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The Picture Book Buzz

The Picture Book Buzz - Interview with Kristen Nordstrom

Kristen Nordstrom is a full-time teacher and children's book author. She’s a founding member of a Title One, public elementary STEAM school called Ladera STARS Academy that serves a beautiful and diverse group of students including: foster youth, children on the autism spectrum, and bilingual learners.

Kristen has a master’s degree in Education and has trained extensively as a science teacher with the Lawrence Hall of Science, West Ed. Alliance, and the San Francisco Exploratorium. She is a teacher leader and is helping her school reach National STEM Certification with Rice University. She loves reading and writing nonfiction. Kristen’s passionate about connecting young children to nature and the sustainable ideas the living world offers.

Her debut picture book, Mimic Makers, releases July 13, 2021.

Welcome Kristen,

Tell us a little about yourself. (Where/when do you write? How long have you been writing? How did you get started? What is your favorite type of book to write?)

I grew up in a small farming community outside of Rochester, New York called Brockport. My family and I spent every waking moment in nature - hiking, skiing, sailing, biking. I loved all kinds of weather and every season. And looked forward to cross-country skiing on newly fallen snow or running in a torrential rain storm.

My love of writing really stems back to my love of scrapbooking, collage, and journal writing. These interests, that often involved the interplay of text and pictures, dovetailed perfectly with my love of reading and writing children’s books. As far as my preference as a writer, I read fiction and nonfiction, but I enjoy researching and writing nonfiction for children. The thrill of investigating a subject, the challenge of creating a structure that works, and the fun of finding an entry point into a topic that draws young readers in is irresistible.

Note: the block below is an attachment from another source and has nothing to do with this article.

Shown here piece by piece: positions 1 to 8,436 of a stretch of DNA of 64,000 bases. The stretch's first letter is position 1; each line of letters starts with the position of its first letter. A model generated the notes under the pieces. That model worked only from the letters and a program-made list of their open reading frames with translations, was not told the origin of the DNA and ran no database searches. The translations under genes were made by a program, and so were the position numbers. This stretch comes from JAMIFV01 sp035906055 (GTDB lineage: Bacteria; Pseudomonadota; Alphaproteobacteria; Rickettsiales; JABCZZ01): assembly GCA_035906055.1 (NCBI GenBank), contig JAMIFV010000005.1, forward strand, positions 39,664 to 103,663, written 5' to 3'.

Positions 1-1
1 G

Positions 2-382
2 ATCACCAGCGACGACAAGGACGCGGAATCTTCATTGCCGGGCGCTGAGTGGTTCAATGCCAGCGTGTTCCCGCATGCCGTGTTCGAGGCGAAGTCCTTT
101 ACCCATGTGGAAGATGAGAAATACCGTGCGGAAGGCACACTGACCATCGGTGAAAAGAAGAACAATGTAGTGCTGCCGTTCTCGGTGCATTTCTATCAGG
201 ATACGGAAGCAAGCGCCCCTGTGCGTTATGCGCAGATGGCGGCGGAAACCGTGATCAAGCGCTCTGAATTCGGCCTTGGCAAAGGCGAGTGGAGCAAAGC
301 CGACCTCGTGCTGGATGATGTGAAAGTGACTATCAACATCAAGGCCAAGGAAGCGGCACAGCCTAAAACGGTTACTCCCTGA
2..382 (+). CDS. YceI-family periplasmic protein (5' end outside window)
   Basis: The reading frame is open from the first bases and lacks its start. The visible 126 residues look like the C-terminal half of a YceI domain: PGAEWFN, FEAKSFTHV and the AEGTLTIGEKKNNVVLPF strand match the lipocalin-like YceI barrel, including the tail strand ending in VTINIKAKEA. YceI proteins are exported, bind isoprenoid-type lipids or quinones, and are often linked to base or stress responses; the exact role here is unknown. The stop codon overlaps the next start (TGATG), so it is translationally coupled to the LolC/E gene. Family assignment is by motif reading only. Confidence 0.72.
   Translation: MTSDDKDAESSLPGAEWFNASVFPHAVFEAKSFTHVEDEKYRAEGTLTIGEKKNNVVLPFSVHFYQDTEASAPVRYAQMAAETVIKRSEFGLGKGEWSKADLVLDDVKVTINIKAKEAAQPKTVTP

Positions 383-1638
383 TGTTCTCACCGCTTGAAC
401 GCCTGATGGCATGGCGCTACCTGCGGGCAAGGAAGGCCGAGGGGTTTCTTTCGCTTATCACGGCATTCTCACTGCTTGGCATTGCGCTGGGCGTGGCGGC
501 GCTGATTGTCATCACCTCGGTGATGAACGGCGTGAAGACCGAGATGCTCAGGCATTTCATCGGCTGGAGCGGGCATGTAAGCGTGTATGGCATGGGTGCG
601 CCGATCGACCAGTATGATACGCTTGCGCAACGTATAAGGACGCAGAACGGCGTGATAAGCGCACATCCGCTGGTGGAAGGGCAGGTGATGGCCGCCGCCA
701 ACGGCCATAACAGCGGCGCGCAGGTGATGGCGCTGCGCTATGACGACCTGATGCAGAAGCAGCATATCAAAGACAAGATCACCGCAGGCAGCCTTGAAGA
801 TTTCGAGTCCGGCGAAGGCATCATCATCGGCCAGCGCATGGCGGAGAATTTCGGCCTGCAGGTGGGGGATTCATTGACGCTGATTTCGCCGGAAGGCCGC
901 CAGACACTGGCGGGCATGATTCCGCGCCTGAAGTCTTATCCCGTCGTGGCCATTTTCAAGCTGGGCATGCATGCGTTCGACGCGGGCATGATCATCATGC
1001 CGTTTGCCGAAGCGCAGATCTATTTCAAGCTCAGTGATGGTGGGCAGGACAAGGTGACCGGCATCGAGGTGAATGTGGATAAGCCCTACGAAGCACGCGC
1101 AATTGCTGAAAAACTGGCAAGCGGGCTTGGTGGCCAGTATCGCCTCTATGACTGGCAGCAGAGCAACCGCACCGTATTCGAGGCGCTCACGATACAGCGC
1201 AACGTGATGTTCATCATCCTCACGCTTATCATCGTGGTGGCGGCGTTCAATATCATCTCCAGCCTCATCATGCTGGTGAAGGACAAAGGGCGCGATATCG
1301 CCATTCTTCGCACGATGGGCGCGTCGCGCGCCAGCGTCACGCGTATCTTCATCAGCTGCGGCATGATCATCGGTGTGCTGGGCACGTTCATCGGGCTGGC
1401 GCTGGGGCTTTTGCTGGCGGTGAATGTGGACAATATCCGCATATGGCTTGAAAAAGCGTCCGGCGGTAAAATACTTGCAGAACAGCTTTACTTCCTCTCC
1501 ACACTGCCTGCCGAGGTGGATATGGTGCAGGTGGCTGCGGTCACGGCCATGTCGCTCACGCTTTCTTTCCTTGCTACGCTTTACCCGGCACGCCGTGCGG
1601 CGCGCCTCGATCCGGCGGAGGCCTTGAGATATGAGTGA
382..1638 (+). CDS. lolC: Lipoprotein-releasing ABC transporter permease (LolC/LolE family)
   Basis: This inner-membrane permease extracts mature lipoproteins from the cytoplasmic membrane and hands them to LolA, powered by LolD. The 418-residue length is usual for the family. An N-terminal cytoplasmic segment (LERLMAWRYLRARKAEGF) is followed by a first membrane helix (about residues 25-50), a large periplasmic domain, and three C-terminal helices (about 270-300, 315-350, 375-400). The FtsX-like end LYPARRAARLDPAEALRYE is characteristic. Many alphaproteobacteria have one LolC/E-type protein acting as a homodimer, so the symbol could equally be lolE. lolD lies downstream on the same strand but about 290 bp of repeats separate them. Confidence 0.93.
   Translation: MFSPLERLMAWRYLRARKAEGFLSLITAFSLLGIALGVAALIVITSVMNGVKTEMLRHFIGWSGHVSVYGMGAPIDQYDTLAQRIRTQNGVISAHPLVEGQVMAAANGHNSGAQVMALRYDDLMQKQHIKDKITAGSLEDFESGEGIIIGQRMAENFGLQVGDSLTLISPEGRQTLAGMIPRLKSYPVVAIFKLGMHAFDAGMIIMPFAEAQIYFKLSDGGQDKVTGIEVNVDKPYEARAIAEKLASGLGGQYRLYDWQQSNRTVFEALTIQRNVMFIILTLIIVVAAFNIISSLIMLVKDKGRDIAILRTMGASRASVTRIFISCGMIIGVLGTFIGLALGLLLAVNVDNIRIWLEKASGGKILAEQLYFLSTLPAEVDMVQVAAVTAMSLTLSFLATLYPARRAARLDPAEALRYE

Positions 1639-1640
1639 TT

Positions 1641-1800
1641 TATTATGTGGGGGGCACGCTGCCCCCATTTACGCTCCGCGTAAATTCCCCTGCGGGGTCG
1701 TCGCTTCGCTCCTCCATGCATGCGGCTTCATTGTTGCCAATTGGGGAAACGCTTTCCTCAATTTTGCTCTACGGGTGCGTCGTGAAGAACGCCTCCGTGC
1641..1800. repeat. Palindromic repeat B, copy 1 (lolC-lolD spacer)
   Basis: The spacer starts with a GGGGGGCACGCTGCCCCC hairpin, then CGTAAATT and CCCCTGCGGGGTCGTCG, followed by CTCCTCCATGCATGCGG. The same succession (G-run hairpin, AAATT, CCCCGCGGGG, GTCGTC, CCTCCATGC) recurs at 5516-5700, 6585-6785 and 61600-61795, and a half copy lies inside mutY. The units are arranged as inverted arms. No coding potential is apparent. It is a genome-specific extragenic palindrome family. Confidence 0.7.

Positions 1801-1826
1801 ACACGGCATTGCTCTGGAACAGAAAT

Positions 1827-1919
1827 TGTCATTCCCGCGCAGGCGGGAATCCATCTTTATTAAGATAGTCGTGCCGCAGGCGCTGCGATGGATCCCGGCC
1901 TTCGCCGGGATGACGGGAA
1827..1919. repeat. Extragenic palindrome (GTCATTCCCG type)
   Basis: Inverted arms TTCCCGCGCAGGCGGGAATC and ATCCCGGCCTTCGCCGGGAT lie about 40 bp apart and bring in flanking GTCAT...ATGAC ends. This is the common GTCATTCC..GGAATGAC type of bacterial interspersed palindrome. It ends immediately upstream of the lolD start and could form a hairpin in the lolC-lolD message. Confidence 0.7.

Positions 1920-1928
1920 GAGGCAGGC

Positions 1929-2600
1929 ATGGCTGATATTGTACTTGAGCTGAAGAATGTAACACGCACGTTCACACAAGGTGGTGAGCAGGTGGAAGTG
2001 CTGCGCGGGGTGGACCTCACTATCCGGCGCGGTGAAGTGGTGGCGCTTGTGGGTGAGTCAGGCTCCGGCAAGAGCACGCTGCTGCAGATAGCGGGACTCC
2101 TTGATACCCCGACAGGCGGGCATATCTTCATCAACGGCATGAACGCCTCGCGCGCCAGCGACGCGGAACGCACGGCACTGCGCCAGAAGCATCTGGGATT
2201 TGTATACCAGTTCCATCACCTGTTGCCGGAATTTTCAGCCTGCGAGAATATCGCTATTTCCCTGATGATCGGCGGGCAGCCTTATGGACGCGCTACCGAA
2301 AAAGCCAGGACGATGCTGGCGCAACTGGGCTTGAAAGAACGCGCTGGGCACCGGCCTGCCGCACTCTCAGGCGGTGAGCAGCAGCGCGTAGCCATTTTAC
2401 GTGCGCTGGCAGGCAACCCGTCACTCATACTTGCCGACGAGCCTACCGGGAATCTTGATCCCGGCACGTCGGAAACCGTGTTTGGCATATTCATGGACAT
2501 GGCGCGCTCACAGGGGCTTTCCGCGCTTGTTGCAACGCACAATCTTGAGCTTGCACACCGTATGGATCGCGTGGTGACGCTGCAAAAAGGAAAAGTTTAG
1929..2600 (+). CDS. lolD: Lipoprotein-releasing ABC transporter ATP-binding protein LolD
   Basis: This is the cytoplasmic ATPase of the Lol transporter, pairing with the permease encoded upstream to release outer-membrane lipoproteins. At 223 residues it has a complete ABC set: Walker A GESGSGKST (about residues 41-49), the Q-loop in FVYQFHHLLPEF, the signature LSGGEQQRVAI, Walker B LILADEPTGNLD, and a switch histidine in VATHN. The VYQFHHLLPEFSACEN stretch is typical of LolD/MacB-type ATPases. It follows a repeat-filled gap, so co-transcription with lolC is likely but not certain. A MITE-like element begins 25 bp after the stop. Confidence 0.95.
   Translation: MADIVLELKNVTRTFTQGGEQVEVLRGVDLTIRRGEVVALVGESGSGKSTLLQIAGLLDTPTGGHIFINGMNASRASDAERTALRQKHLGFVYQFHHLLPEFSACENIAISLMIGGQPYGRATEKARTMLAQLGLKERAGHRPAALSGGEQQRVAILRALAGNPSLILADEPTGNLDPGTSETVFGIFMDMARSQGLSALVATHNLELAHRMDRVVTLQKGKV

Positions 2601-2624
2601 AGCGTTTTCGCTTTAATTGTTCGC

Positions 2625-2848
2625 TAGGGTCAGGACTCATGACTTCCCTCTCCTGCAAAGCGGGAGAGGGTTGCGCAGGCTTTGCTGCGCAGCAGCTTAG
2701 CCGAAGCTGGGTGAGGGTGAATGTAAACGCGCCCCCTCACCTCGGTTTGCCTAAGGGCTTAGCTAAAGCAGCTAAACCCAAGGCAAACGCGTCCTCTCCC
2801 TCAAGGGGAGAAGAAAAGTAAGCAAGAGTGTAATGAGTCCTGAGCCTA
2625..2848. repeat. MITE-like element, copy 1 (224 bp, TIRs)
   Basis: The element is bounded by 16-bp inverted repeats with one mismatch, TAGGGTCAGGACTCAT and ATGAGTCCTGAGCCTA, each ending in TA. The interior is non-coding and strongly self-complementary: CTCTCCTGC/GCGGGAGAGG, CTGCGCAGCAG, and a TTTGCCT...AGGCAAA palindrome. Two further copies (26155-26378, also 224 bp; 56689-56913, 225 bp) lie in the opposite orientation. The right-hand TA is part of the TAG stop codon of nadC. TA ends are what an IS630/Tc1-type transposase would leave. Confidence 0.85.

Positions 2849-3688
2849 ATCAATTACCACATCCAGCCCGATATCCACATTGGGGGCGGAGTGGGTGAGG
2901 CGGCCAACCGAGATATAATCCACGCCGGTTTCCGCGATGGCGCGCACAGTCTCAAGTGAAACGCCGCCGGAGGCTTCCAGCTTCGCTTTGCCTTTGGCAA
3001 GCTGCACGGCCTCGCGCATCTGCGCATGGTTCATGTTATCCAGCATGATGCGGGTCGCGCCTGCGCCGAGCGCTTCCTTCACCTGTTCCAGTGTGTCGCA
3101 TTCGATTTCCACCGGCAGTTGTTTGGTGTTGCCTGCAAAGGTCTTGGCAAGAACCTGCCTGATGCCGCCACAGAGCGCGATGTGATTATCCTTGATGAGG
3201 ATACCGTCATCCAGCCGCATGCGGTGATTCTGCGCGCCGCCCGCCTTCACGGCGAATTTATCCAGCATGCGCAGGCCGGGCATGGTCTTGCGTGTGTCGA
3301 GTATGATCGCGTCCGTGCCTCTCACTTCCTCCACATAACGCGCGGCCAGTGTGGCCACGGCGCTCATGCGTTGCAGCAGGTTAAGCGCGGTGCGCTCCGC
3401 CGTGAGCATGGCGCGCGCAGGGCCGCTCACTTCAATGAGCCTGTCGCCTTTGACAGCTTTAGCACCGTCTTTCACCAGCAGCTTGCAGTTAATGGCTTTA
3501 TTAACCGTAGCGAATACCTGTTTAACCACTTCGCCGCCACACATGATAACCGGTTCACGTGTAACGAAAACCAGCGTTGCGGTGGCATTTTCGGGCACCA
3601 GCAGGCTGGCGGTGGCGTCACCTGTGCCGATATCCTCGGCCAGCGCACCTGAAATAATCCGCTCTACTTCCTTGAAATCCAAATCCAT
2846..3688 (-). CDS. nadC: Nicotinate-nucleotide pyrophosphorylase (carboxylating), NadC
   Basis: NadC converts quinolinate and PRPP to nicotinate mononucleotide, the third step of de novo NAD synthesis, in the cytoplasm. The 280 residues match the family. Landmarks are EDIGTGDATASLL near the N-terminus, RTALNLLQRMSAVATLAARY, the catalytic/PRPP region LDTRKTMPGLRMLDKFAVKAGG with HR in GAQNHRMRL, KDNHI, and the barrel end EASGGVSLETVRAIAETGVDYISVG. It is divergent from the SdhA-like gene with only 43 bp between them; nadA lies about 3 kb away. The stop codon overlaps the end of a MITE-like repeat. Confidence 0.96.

What is something no one (or few) knows about you?

My writer friends might not know that I lived for three years in Sweden. I’m married to a Swedish journalist. While living in Stockholm, I had a job as an interview researcher for Stina Dabrowski, who is the Barbara Walters of Sweden. I absolutely LOVED doing this job and, looking back, I realize it was the beginning of my love of stories about real people doing interesting things in the world.

That is so cool! What a fun job. Where did the idea for Mimic Makers come from?

It’s a long story, but I started researching biomimicry case studies to share with my first grade students. Those stories became a jumping off point into deeper explorations of nature and served as the inspiration for creating our own bio-inspired inventions. It was during the telling of the story of Nakatsu, Eiji from Japan, that one of my students came up with a question that we couldn’t find an answer to during our research. I spent a few weeks searching for ways to contact Dr. Nakatsu, and finally found a way to get my student’s question to him. Not long after that, Dr. Nakatsu came to visit my students thanks to a Japanese Foundation Grant, and the help of Dr. Brad Monsma at Cal State Channel Islands.

I bet that made a real impression on the kids! How many drafts, or revisions, did Mimic Makers? Was it always written in this format?

Wow, so many drafts that I lost count very early on. When I started Mimic Makers, I focused on structures in nature that led to amazing inventions. I got feedback from my brilliant editor, Alyssa Mito Pusey at Charlesbridge, that she was interested in a biomimicry picture book, but I had to find a way to integrate the back matter into the main text of the story. I began to fiddle with that idea, and Mimic Makers was born.

What was the hardest part of writing and/or researching this book?

I wanted to create a nonfiction STEM book that you could sit down and read aloud in the same way you read a fiction picture book aloud. Experimenting with ways to create a structure that flows was tricky. That challenge, coupled with the challenge of communicating the science correctly - the distilled essence not the watered down version, was the hardest part.